On the rocks the run of solid pigs has continued with fish to almost 4kg causing havoc amongst anglers who are undergunned to handle these weed-eating bulldozers. When fishing for pigs, 15kg line on a large sidecast or overhead reel and a six-wrap rod is the best starting point. And 1/0 double-strength hooks and a wide foot stance are all part of the equation. Best baits for pigs include cunjevoi, peeled prawn and bread.


In the lower estuaries we are getting a good crossover between Summer and Winter species with schooling luderick and bream mixing in with good populations of flathead and whiting. Early Spring has provided a surprising number of mangrove jack and trevally in the lower estuaries, with keen lure anglers landing some big fish to over 50cm around the better snags and rock walls.

The rail bridges that cross nearly all of the creeks in our area have been fishing well for jew. I did hear of a couple of construction workers who nailed a brace of solid schoolies from one particular bridge during their lunch break. The bait was live herring.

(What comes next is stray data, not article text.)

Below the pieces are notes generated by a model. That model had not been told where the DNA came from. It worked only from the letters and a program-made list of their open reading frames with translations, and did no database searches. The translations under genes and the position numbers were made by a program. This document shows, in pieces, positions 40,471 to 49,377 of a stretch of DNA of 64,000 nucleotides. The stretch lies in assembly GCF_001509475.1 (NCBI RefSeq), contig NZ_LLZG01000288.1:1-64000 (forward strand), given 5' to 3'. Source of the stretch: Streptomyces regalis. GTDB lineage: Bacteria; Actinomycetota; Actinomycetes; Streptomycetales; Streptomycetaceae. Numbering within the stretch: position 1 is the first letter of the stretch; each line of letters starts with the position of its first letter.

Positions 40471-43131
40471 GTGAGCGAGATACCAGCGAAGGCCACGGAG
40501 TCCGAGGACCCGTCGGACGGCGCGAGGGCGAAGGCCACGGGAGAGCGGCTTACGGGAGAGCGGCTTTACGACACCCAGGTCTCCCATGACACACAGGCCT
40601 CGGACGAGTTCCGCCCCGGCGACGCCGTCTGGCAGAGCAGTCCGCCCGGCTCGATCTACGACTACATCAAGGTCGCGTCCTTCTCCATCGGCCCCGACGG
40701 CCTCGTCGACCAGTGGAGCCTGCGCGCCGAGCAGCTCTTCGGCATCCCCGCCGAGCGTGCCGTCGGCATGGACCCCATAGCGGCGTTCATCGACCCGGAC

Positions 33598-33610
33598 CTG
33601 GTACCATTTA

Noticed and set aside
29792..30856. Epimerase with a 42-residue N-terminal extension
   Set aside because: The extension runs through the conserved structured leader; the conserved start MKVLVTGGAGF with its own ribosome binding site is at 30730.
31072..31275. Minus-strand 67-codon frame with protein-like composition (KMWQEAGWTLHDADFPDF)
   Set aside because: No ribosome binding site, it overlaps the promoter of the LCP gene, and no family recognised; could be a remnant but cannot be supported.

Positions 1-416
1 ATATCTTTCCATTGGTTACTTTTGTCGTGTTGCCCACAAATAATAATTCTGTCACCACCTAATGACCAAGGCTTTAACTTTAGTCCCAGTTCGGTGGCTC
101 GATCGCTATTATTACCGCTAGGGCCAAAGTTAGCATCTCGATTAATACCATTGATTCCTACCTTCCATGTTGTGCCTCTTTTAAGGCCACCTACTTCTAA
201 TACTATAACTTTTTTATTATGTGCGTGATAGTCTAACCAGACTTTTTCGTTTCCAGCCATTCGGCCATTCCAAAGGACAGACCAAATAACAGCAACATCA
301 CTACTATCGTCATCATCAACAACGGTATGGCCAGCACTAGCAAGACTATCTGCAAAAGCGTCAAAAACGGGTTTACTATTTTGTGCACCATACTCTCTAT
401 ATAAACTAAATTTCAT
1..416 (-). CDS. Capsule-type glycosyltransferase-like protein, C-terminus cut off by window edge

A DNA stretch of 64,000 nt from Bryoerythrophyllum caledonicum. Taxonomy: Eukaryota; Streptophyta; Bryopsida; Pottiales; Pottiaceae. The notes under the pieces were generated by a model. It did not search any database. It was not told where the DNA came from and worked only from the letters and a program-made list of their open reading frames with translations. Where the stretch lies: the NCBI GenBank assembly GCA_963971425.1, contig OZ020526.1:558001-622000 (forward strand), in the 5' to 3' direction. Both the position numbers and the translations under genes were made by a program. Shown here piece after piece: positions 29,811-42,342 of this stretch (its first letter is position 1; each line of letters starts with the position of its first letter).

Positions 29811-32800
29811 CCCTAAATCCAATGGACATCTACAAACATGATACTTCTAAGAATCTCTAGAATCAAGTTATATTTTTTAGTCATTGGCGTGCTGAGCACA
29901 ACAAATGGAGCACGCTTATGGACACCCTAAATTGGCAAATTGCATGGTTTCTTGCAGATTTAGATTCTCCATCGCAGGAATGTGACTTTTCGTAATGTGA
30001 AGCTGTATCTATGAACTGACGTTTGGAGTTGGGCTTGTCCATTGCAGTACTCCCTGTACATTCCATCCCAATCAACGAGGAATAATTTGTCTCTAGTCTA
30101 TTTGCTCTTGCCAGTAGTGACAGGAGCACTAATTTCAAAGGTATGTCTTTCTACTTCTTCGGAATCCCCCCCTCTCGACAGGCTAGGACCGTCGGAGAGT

Over the coming month we should start to see more and more action in the creeks on bass, jacks and trevally. Once the cicadas get into gear, the bream will move into the upper reaches and start to take small surface lures. Around the ocean rocks we'll see more and more action from jewfish on lures and pelagics on live bait and lures. Christmas will see an early run of black marlin and hopefully the mackerel will put in an early appearance this season.



The beaches are starting to produce dart and whiting in ever-increasing numbers.


Chad and Mike Hastings with a quality drummer. Don’t let yourself go out undergunned for these weed-eating bulldozers.


Mike Colless with a Springtime bass that ate a Jitterbug surface lure well after dark.